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A Word About Environments

  In latex, the main way of controlling the format of your document is by using matched pairs of \begin{ } and \end{ } commands. In latex terminology, such a matched pair is an environment: it specifies how the text which it encloses is to appear. There are environments to center text, to typeset a theorem, a numbered list, a table, etc. Environments may be nested. It is important that the \end{ } statements appear in the opposite order of the \begin{ } statements; that is, any \end{ } command must end the environment begun by the most recent \begin{ } command.

If you want to change the type style of a big chunk of text (more than a paragraph, to be precise), you must declare an environment:

...the following condition:

The polynomial $p(t)$ splits...
yields ...the following condition:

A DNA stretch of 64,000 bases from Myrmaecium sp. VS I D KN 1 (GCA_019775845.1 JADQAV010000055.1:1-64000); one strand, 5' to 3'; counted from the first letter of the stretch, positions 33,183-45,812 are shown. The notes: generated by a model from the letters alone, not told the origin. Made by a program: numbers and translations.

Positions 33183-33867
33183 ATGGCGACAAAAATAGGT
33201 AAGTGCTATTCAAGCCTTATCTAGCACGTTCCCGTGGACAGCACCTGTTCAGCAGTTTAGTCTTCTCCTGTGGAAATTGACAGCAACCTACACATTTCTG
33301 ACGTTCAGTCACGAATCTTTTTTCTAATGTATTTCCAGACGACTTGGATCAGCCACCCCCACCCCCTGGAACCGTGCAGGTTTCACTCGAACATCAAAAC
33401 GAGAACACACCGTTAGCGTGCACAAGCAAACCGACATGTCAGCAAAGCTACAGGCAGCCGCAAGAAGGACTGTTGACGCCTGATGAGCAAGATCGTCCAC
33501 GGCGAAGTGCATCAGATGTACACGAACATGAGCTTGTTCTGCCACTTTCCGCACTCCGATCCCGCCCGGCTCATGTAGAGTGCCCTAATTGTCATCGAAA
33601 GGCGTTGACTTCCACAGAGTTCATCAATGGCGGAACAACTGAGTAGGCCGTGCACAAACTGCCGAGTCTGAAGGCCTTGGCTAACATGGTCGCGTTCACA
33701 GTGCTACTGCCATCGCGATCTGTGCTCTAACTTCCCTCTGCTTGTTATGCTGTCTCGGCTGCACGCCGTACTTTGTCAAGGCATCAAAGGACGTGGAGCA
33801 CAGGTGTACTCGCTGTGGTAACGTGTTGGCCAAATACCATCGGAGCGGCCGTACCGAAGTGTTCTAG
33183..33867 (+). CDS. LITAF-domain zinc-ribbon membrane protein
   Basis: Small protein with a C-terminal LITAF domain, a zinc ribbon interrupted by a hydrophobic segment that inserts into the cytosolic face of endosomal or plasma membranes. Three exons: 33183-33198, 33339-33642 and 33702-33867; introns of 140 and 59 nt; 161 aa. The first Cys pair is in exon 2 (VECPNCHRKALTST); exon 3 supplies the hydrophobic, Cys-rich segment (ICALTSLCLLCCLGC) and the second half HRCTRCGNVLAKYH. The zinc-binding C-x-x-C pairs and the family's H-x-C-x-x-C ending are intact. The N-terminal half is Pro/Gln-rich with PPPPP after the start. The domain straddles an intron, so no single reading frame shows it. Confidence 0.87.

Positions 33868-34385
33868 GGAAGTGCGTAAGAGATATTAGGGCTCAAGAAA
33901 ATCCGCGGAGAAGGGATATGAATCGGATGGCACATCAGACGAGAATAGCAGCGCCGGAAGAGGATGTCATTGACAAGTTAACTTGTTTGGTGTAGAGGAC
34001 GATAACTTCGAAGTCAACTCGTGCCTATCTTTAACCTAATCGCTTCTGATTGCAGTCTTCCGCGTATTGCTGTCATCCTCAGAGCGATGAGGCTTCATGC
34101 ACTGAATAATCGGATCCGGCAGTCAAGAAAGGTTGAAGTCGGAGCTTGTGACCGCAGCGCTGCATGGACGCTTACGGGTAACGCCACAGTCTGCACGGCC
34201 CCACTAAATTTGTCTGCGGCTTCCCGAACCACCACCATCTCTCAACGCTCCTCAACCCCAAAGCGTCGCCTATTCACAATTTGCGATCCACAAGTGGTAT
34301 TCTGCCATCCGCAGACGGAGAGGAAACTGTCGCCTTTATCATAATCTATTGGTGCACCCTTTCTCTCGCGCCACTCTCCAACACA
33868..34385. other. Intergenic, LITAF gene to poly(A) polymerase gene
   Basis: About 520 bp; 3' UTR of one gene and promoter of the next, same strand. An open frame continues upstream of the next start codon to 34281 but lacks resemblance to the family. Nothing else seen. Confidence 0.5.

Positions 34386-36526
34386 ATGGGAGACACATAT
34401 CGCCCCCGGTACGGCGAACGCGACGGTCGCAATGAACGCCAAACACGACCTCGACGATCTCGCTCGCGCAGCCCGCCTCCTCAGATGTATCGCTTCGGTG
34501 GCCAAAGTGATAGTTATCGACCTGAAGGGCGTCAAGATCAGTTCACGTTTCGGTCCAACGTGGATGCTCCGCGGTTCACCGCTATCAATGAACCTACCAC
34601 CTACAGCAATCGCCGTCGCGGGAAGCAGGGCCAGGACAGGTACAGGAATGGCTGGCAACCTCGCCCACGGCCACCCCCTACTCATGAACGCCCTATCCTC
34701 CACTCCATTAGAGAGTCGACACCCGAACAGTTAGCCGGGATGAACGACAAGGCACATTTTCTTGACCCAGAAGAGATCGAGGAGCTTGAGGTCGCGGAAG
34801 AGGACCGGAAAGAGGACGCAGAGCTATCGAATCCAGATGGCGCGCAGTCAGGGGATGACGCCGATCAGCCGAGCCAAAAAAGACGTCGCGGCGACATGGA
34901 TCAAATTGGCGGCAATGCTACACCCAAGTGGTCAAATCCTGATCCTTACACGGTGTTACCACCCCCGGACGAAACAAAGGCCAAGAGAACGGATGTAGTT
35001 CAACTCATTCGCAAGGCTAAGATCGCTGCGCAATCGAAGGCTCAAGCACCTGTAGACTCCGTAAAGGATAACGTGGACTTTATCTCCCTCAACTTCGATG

The polynomial p(t) splits...
Note that you do not have to type the backslash before the typestyle name when you are using the environment declaration \begin{ } and \end{ } commands, as you do when you use the typestyle name as a command itself. An alternative (quicker) way to declare environements is to enclose the environment name preceded by a backslash along with the text to be affected in braces. Thus the above text could have been alternatively entered as (using the ``global form'' listed in Section 6.1):

{\itshape The polynomial $p(t)$ splits ...}

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